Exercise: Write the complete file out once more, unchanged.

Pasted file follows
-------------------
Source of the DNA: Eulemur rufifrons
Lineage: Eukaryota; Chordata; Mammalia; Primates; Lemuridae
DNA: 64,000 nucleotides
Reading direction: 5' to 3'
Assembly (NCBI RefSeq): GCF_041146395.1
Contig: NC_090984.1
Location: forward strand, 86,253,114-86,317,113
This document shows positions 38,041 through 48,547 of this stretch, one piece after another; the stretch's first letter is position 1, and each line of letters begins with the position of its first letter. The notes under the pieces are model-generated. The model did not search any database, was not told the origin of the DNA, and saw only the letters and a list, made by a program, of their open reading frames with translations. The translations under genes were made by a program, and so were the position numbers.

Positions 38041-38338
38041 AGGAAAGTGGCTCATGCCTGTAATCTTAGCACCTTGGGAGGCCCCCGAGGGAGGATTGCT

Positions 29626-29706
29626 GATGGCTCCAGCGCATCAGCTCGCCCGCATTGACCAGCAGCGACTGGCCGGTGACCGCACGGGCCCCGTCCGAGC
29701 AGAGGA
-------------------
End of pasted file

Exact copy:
Source of the DNA: Eulemur rufifrons
Lineage: Eukaryota; Chordata; Mammalia; Primates; Lemuridae
DNA: 64,000 nucleotides
Reading direction: 5' to 3'
Assembly (NCBI RefSeq): GCF_041146395.1
Contig: NC_090984.1
Location: forward strand, 86,253,114-86,317,113
This document shows positions 38,041 through 48,547 of this stretch, one piece after another; the stretch's first letter is position 1, and each line of letters begins with the position of its first letter. The notes under the pieces are model-generated. The model did not search any database, was not told the origin of the DNA, and saw only the letters and a list, made by a program, of their open reading frames with translations. The translations under genes were made by a program, and so were the position numbers.

Positions 38041-38338
38041 AGGAAAGTGGCTCATGCCTGTAATCTTAGCACCTTGGGAGGCCCCCGAGGGAGGATTGCT

Positions 29626-29706
29626 GATGGCTCCAGCGCATCAGCTCGCCCGCATTGACCAGCAGCGACTGGCCGGTGACCGCACGGGCCCCGTCCGAGC
29701 AGAGGA